Jill Lepore deserves a Laurel for her engrossing tale of how political communications came to be so toxic. In “The Lie Factory,” Lepore describes the work of the firm Campaigns, Inc., founded in 1933 by Clem Whitaker and Leone Baxter, and outlines the antecedents for the slash-and-burn, repeat-the-lies, cutthroat campaigning so evident in current political races. “No single development has altered the workings of American democracy in the last century so much as political consulting,” she writes.

Whitaker and Baxter invented modern political consulting in the course of defeating Upton Sinclair, the socialist and author of The Jungle, when he ran for governor of California; sprucing up the image of Earl Warren when he was a right wing candidate for governor, also in California; teaching Ike how to use TV as a weapon; and guiding the American Medical Association (AMA) in its fateful campaign that has for six decades prevented America from having a national health system. “Socialized medicine” is what the PR duo called it. Sound familiar?

I knew Whitaker and Baxter had coined the term “socialized medicine” to help their million-dollar client, the AMA, but Lepore’s piece connected a lot of dots for me, and explained why so many of the twenty-something students I’ve taught use the term and have feelings about the concept even through they clearly were not around in the late 1940s when Whitaker and Baxter used it to defeat Harry Truman’s plan for national health insurance. Their grandparents were, and the purported evils of a government-managed plan have been handed down for generations. Lepore wrote “They turned the President’s sensible, popular, and urgently needed legislative reform into a bogeyman so scary that, even today, millions of Americans are still scared.” Their success has made it impossible to discuss health reform except in the narrowest of terms.

The bogeyman surfaced this summer in the Massachusetts Senate race between Elizabeth Warren and Scott Brown. Warren co-authored a chapter in a health policy book a few years ago advocating “universal, single-payer healthcare.” When a cable TV anchor asked her about that, Warren ran for the hills. “No,” she did not support single payer, Warren told him.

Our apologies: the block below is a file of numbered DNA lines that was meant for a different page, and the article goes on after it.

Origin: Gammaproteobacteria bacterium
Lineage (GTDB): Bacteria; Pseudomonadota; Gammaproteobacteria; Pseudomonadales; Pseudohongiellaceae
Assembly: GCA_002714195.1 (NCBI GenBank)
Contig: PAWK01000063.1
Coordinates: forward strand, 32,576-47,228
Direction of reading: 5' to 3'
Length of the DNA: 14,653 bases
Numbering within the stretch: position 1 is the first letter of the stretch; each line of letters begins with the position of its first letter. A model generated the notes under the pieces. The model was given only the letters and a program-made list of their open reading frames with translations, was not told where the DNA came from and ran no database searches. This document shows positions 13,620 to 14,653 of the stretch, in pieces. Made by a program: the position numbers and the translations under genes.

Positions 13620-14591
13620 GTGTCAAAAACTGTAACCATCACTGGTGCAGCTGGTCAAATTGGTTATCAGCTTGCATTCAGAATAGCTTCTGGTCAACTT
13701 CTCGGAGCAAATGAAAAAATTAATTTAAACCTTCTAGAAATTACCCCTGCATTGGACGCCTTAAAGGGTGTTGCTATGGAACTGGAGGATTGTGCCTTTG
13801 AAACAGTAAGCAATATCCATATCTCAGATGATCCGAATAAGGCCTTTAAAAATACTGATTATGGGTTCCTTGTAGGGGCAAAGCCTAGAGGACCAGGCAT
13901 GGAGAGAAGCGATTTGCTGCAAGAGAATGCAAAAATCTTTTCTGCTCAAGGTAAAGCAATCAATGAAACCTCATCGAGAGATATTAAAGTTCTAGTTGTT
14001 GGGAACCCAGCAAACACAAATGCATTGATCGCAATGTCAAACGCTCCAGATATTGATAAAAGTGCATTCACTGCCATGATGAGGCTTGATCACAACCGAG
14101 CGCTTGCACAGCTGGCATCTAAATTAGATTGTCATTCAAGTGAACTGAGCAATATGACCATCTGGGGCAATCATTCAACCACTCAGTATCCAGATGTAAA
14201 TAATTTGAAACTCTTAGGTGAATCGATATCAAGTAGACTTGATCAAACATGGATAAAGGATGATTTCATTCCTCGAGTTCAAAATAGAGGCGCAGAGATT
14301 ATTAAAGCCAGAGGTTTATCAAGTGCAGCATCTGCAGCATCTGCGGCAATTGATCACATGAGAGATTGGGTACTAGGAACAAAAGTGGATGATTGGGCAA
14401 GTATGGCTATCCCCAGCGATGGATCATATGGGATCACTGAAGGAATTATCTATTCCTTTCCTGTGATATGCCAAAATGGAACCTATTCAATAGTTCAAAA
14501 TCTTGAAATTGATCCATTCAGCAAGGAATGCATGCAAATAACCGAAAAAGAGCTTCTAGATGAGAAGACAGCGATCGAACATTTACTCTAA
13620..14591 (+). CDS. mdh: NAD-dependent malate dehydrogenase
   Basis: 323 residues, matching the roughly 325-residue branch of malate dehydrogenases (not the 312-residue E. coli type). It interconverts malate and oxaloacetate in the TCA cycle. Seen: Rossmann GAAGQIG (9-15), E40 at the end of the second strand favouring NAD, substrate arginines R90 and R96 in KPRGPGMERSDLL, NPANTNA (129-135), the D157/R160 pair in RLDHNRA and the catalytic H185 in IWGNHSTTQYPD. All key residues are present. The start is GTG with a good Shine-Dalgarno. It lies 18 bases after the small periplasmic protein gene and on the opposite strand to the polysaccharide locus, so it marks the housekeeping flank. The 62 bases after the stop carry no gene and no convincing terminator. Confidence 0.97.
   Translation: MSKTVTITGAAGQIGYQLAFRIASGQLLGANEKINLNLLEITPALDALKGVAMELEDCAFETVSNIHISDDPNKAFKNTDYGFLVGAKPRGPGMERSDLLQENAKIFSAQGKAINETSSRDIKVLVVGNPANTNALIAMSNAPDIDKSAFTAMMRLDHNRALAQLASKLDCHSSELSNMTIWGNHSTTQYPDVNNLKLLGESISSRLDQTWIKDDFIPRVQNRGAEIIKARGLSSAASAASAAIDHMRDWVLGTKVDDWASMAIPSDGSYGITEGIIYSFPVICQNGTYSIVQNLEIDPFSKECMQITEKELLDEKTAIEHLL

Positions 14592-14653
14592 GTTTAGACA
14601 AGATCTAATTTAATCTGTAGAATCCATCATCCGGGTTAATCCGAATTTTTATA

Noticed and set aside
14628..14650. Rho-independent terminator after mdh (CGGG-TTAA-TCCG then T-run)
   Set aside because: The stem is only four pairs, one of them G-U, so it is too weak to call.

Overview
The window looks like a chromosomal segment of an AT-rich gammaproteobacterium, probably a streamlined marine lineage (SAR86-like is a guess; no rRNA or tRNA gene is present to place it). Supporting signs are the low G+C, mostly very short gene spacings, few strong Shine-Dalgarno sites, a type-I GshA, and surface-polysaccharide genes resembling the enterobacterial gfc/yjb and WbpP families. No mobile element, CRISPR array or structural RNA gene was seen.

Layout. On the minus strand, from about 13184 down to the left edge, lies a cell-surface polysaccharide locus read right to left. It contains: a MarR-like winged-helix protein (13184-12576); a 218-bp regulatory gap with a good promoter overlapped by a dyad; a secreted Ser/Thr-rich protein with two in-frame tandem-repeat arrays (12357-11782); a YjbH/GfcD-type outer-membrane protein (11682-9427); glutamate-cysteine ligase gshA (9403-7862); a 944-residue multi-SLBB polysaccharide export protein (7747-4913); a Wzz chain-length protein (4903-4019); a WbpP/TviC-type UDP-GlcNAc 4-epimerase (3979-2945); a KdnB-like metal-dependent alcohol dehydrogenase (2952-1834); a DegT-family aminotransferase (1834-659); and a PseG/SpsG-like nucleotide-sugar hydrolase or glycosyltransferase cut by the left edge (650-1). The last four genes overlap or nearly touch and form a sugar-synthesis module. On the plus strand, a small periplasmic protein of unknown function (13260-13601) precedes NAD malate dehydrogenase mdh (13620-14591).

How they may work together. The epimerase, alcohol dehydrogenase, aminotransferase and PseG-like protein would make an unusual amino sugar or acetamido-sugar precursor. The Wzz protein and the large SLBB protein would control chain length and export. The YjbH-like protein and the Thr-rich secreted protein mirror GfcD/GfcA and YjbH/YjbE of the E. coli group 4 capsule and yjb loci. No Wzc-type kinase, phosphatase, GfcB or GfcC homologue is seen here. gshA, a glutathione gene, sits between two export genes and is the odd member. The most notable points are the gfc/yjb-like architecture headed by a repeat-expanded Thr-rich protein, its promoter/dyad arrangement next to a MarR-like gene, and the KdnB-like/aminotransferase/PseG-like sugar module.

Before they destroyed Truman’s plan, Whitaker and Baxter cut their teeth defeating Earl Warren’s compulsory, comprehensive health insurance proposal for all Californians. The California Medical Association paid them an annual fee of $25,000, and they ignited a war, with the help of newspaper editors and pamphlets that scared the public about the evils of “politically-controlled medicine.” Says Lepore: “Whitaker and Baxter took a piece of legislation that most people liked and taught them to hate it.” To this day, the California Medical Association has lobbied fiercely against bills for single-payer health insurance, which have passed the legislature several times but never got a governor’s signature and became law.

In 1948, Truman proposed a health insurance scheme similar to Warren’s in his State of the Union address. Soon after, the AMA paid Whitaker and Baxter a $100,000 retainer with an annual budget of more than $1 million—a $956,000 retainer and a budget of some $9.5 million in today’s dollars—for a campaign “to arouse and alert the American people in every walk of life until it generates a great public crusade and a fundamental fight for freedom.” Whitaker and Baxter carried their fight to every nook and cranny of America—to doctors; to doctors’ wives, who held parties to explain the evils of socialized medicine; to small town pharmacists; to journalists and newspapers—and to Washington where they persuaded members of Congress to let them read constituents’ mail. When they began their attack, mail was running four and a half to one in favor of Truman’s plan. Nine months later it was running four to one against.

Lepore dug into the California State Archives and unearthed a document that explains some of the roots of what became our health system today. The goal of Campaign, Inc. was to put a “permanent stop to the agitation for socialized medicine in this country,” and one way of doing that was “simulating the growth of voluntary health insurance systems to take the economic shock out of illness.” For several reasons, private insurance indeed grew, with a handful of giant companies controlling the health insurance market in the US. Whether in the long run private insurance will replace the social insurance model that is Medicare, which is a key election issue with footprints you can trace back to Whitaker and Baxter.

Trudy Lieberman is a fellow at the Center for Advancing Health and a longtime contributing editor to the Columbia Journalism Review. She is the lead writer for The Second Opinion, CJR’s healthcare desk, which is part of our United States Project on the coverage of politics and policy. Follow her on Twitter @Trudy_Lieberman.